To what extend do you agree with the statement ‘Population growth has brought social and environmental problems, and human societies through time have been forced to adapt, to find new ways of doing things, or perish’ (Scarre, 2009, p.40?
The World has witnessed a dramatic growth in human population since the last ice age. The warmer climate has reduced the number of hostile habitats and allowed for vast numbers of both wild animals and plants to flourish. However, at some point both the availability of resources and the steady growth of population have become unsustainable (Scarre, 2009. p187). This essay will look at what happens when production is unable to meet the needs of a growing population and when population growth begins to outstrip the available resources. It will investigate the critical consequences for the environment and on complex societies as a whole. I will illustrate and explain how population growth has contributed to a series of social, health and environmental problems which in some extreme examples has led to the total collapse of human societies. I will also identify those societies that were forced to find ways to adapt themselves to these problems and that consequently flourished. My analysis will be supported with examples from both the Old World and the New World.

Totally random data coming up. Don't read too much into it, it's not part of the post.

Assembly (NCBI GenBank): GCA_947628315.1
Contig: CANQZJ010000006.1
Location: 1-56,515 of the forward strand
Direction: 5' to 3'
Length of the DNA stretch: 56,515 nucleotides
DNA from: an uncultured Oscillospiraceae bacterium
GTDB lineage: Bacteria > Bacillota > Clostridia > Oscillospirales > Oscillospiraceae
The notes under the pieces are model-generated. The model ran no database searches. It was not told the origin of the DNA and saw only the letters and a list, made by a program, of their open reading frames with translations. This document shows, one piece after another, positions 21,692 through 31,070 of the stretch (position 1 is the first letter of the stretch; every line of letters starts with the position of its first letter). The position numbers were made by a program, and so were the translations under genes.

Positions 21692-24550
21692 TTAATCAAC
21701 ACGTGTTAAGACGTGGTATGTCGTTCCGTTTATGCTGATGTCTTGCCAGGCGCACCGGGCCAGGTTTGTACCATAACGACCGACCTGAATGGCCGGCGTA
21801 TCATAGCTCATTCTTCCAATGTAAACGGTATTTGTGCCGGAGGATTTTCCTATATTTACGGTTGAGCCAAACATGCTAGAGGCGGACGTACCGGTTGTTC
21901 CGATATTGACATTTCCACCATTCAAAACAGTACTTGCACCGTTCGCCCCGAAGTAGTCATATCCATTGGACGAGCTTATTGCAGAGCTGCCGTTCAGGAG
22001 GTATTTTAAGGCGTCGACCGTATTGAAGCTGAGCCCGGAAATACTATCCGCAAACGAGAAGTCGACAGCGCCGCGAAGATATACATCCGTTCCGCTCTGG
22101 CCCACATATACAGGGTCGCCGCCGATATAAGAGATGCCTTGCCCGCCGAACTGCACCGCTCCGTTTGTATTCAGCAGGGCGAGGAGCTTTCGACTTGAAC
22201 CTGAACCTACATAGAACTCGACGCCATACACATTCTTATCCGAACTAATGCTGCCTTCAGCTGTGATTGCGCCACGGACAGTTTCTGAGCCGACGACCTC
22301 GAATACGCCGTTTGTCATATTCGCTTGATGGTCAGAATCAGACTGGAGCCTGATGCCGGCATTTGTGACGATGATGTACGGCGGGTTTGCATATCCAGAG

One common strand found in several ancient societies that experienced a progressive decline or a total wipe out due to population numbers spiralling out of control is that of ecological sustainability. The demise of the Classic Maya, the Polynesia of Easter Island or the Harappans of the Indus Valley to name a few, offer one of the best examples of how population growth can contribute to the collapse of the environment and eventually to an entire civilization. The demise of the ancient Maya society offers one of the best examples of how population growth has contributed to the collapse of an entire civilization. First and foremost, the Maya World is found in the Yucatan peninsula, a hot and humid area that offers a series of challenges to would be farmers. There is a total absence of large rivers or stream and it has a predominantly dry climate. The Yucatan peninsula consists mostly of karst shaped landscape. Consequently, most of the rain fall is lost, leaving little or no surface water. Despite the building of artificial reservoirs like those found in the site of Tikal (Webster and Evans pp 626-627), the inhabitants of the Maya lowlands were critically exposed to any major climate adversities such as a prolonged drought. Maya staple diet consisted mainly of corn and a few other small domestic animals such as turkeys and ducks, with an absence of larger animals such as those found in the Old World, horses, oxen or camel or even those found in the Inca empire such as llamas or alpacas, which, not only could be of assistance for food production and transportation but they could also be consumed during times of bad crop seasons. Furthermore, due to the region’s humid climate, the Mayans were unable to store corn for more than a few months as this would either rot or become infested with parasites. This would prevent them from eating any surpluses accumulated in previous years during periods of severe drought (Diamond, 2003). As more people begun to concentrate in the Copán valley more land had to be cleared to build houses and plant crops in order to feed and house the growing number of people. This brings a series of irreversible environmental issues such as deforestation, soil erosion and man-made drought. Archaeological evidence in the Copán valley region has shown traits of sediment belonging to that of the hill slopes as a result of clearing the forest to build new settlements and to be used as burning fuel (Diamond, 2003). So here we find perhaps the most damaging consequence for humans of environmental degradation in the long run: Soil erosion. If the soil of arable land becomes either too...
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